After a couple of months of this, my first thoughts about getting a developer job started popping up. I had heard stories of the ‘self-taught’ developer. At the time, I was knee-deep in a house remodel and had a baby on the way, so I was surprised when 6 months had gone by and I hadn’t made any progress. I was still confused by basic syntax and was only studying a couple hours per week, if that. I redoubled my efforts and decided to study on my daily train commute.
Slowly, I realized that coding is hard. It is an overwhelming amount of material to learn, especially while working full time. There is what you know you don’t know, and then there is what you don’t know that you don’t know. I was getting lost trying to learn the language syntax, routing, front end, back end, databases, frameworks, source control, algorithms, design patterns, the terminal and deployment! I wanted some direction, guidance, and to learn best practices.
Preparation Helps You Succeed
The separation is in the preparation
Setting Up My Life
By failing to prepare, you are preparing to fail.
Having a full-time job and taking an intensive course will take up an enormous amount of time. When I attended, I spent every available minute studying and I still had trouble keeping up. I made sure that I finished any upcoming matters that would need tending to. In my case, I needed to support my family while attending, so I chose an online course. The tradeoff is that the online course would take longer than the in-person course: five months instead of three.
I decided to take the course during the fall and winter when I would have less yard work to attend to and less social events to skip. Fall and winter also have some additional holidays which I used to study. I also knew that my work schedule would likely have less ‘busy’ weeks requiring me to work extra hours.
I prepared my life as much as I could. This meant finishing any normal life projects I had, like winterizing my house and a few small home improvement projects I had taken on. I also spent the time fully setting up my work station with additional monitors.
I spent time preparing myself physically. I set up some new routines for myself, including a small diet change (I tried to cut out all bread/sugar/alcohol) and started changing my sleep routine. I knew that I would likely be sleeping less, and that I would need to be productive before my kids woke up. I also started to try to exercise more regularly, thinking that I could keep this habit throughout the course.
I Needed Help
Plan your work and work your plan.
I knew I would need help during the course. I read everything I could find in forums about the bootcamp experience and talked with developers I knew. Some had gone through a course, others had not. I spent time reading and re-reading course expectations and discussed with the course admissions about what to expect. I asked as many questions as I could think of and discussed my concerns with my wife and friends to help focus my thinking.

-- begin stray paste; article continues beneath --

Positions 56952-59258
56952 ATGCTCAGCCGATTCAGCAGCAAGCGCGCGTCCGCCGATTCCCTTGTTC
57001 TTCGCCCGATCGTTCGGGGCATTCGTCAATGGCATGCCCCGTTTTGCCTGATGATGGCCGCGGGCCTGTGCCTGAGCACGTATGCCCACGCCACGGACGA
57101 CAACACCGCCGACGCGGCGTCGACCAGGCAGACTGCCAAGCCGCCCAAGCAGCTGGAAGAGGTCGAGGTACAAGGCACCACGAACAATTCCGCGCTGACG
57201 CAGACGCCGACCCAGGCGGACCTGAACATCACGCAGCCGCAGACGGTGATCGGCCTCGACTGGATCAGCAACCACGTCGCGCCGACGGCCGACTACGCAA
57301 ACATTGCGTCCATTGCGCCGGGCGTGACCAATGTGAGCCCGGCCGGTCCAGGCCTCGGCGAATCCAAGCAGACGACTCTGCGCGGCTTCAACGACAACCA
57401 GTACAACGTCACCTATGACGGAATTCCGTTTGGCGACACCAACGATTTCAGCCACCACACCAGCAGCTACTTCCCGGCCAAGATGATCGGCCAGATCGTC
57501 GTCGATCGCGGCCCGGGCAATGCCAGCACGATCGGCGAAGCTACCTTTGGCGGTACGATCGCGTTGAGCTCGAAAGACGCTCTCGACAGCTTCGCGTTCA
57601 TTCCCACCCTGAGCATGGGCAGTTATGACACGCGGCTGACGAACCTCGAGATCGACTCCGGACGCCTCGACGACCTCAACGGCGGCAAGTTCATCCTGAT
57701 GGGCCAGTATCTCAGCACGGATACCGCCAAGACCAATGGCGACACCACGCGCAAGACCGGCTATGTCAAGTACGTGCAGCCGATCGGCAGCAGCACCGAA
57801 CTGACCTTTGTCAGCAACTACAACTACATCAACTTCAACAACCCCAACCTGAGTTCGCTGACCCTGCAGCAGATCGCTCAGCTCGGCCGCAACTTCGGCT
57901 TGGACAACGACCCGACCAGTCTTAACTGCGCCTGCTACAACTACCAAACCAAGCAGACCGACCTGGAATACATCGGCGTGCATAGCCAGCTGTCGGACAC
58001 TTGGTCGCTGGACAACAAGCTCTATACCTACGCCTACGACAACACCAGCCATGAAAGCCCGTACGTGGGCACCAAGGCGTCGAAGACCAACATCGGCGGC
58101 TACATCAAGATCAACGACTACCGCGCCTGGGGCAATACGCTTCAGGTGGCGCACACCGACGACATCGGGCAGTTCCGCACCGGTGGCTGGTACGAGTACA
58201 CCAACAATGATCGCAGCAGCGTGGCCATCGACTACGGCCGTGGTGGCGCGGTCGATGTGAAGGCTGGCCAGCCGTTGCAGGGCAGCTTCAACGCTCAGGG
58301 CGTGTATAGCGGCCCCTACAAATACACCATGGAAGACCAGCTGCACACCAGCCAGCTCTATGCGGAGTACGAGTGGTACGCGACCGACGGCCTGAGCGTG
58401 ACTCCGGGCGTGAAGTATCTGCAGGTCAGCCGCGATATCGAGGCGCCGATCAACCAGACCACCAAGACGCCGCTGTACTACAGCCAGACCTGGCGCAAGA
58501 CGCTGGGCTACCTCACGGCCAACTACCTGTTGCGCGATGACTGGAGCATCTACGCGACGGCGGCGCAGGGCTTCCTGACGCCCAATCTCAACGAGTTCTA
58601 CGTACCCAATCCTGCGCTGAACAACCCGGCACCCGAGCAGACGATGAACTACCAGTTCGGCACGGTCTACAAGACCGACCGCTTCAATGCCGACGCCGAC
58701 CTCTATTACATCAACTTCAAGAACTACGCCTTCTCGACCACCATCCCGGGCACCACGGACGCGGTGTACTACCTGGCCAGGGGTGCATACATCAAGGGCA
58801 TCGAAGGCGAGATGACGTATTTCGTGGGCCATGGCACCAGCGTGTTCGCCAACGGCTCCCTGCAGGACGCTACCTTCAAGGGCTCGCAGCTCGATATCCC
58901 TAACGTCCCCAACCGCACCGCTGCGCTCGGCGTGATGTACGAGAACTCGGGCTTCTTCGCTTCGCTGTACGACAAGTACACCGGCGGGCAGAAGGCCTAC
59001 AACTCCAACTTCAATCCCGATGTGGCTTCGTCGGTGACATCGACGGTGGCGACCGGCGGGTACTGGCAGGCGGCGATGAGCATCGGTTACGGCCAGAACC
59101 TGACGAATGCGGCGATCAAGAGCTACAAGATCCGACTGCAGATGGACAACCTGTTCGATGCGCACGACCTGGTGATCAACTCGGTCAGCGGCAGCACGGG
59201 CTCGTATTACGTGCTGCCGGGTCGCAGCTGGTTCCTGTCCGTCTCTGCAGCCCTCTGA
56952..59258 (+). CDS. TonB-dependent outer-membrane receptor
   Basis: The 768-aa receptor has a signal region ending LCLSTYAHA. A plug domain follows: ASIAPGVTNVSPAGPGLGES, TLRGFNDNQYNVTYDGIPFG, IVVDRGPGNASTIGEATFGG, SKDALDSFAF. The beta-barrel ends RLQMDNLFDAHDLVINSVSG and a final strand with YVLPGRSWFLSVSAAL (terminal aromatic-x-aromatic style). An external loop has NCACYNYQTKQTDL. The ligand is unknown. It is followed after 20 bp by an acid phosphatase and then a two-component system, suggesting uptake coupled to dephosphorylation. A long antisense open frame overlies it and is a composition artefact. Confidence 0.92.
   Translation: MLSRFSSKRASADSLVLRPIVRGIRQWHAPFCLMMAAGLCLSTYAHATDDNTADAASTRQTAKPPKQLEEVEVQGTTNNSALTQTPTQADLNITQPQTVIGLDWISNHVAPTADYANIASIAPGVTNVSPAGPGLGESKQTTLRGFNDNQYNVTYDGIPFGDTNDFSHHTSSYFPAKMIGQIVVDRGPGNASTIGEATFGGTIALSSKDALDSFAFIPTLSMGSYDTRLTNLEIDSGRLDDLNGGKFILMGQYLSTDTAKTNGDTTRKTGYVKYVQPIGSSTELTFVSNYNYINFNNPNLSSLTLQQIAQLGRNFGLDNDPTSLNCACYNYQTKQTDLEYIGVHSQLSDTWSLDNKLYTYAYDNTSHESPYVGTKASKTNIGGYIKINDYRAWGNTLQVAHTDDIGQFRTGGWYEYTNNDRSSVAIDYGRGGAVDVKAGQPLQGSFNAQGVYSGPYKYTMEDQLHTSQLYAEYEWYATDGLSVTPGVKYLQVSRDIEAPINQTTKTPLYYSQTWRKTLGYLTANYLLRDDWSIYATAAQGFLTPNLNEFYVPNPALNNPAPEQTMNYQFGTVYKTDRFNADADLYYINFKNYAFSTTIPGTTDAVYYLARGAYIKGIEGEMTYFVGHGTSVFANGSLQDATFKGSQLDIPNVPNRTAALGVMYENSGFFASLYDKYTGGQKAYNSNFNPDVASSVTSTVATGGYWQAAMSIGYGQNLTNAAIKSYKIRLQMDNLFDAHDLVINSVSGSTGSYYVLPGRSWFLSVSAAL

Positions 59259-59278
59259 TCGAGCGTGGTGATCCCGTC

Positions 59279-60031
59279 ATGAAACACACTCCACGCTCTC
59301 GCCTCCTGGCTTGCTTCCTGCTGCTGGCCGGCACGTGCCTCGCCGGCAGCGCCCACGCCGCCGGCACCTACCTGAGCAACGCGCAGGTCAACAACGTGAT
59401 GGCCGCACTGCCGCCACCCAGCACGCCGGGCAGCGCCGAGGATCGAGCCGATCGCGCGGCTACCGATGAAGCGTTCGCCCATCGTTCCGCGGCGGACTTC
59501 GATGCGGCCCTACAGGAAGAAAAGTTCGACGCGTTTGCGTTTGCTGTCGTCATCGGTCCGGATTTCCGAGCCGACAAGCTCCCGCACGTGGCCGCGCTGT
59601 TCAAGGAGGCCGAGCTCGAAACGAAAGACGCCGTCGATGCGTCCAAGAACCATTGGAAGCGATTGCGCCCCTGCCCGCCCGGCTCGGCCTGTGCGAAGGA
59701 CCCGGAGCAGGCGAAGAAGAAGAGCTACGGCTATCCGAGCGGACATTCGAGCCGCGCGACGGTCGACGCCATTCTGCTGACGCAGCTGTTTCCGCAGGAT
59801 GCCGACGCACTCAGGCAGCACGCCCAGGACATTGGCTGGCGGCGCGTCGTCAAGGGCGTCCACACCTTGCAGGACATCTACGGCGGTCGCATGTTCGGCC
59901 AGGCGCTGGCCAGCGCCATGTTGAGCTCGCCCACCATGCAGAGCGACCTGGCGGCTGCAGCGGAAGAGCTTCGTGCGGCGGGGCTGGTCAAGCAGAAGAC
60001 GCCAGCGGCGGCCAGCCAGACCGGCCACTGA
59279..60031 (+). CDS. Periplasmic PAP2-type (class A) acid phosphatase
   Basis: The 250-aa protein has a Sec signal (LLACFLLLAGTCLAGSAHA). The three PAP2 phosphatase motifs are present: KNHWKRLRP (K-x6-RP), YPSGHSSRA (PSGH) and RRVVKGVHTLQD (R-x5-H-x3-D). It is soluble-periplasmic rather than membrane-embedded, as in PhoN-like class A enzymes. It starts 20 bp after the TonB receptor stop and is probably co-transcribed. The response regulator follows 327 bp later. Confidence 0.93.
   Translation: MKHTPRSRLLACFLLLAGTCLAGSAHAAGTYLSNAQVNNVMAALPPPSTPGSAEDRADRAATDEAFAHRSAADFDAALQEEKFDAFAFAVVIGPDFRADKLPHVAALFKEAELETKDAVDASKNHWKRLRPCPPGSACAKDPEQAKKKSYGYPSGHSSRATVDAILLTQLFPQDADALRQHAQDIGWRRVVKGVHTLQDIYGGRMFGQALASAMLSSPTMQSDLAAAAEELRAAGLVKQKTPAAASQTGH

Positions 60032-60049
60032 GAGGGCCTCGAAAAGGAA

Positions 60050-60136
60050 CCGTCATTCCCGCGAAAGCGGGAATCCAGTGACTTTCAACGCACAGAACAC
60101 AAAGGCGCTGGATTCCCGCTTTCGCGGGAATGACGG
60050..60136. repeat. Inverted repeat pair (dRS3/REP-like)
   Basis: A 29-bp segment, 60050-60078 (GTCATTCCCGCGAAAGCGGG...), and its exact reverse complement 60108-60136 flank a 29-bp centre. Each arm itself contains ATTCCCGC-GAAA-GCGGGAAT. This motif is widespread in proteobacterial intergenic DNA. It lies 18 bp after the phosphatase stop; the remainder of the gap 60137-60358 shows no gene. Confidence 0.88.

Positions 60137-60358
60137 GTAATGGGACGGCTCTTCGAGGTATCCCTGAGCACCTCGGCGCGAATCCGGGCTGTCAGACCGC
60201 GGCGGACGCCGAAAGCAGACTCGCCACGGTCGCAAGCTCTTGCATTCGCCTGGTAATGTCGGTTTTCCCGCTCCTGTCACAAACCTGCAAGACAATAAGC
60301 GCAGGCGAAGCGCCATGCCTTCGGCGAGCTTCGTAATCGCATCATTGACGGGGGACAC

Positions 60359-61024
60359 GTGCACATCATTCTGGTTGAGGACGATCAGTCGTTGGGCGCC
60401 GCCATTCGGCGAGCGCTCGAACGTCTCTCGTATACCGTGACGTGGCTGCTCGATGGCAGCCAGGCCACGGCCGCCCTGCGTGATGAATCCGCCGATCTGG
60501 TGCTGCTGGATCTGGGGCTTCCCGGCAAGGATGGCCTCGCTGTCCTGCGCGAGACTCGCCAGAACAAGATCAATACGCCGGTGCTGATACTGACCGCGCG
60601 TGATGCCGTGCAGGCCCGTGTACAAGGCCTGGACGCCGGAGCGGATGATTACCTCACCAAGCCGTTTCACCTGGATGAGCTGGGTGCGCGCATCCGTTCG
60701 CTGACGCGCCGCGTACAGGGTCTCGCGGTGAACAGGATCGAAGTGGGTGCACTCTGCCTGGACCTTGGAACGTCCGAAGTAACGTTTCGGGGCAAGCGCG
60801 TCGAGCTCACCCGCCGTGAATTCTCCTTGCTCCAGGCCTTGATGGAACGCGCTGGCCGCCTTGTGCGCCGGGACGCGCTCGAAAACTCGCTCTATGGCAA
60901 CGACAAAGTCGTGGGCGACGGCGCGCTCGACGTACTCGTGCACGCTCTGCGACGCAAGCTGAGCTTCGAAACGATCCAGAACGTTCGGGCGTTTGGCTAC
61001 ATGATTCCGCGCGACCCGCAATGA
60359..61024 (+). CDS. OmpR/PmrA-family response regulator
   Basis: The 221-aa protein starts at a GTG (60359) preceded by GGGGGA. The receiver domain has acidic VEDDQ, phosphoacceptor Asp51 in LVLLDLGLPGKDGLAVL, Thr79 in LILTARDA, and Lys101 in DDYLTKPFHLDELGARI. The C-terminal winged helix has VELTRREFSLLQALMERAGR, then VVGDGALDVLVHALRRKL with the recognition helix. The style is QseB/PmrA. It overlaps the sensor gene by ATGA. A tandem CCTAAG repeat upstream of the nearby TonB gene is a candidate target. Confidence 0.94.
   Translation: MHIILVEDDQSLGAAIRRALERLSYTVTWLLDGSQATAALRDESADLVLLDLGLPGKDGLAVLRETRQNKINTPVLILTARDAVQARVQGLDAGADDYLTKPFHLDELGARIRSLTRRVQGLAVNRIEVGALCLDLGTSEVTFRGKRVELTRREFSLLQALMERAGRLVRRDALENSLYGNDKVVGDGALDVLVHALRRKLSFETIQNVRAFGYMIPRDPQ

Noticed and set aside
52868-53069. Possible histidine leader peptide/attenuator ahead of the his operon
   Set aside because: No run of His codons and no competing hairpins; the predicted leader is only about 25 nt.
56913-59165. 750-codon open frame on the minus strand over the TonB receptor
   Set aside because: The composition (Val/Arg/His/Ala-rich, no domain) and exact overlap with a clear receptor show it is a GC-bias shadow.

Success meant using my time wisely. I sought areas where I could optimize time. I listened to lectures and videos while driving. While I wasn’t able to watch the screen or take notes, I would get familiar with concepts or recover material.
- Turning off my phone. Often I would find myself checking my phone, and realize that I had spent 5 minutes looking at emails, texts, Twitter or Facebook. Turning off my phone broke this habit.
- Dedicating time to just code. I set aside time in my schedule to work on projects. This meant stopping what I was doing at a dedicated time and going to study or work on projects. I ultimately scheduled out each week to reach a quota of at least 30 hours dedicated to just the course.
- Disengaging from certain areas of life. Focusing on learning required a large amount of time. While I needed to take care of my family and chores, I stopped attending all social functions. This gave me a large portion of my time back. I also eliminated virtually all TV, and would spend only predetermined times (Saturday nights) to watch a movie at home with my wife. I required myself to stay on my quota track. Eventually, I had to eliminate exercise as well as cut back my sleep.
A bootcamp is a great place to advance and accelerate learning, but the learning doesn’t stop when the course is complete. There is no way to retain all of the topics covered in such a short period. An online bootcamp while raising a toddler and working full-time isn’t a place to start from the very beginning. In my situation, there was no bandwidth for any catch-up.
My friends and family knew that I would not be attending social events, outside of holidays, and that the ones I would attend would have to be limited in their time span. My wife also had to make this commitment, so that we were aligned in my efforts. I worked to spend as much time as I could coding while my children were sleeping, and coordinated with my wife the times I set aside to code.
I didn’t always enjoy my course! It was hard, but success is supposed to be hard. If succeeding was easy then it simply wouldn’t be an accomplishment.
I am far better at writing code now that I was before. I now have a more complete understanding and can build some very cool real world projects that I couldn’t before. I also enjoy writing code more. I got exactly what I needed out of it – an acceleration of my development skills.
Postscript: In July 2019, less than six months after I graduated, I started as a Web Development Engineer with a local company.
I’m looking to give back to the developer community. You can follow my blog at www.santamariacode.com where I share my experiences in the hopes that I can help others learn to program.
Editor’s note: if you’re interested in learning more about Coding Dojo bootcamp programs, click here.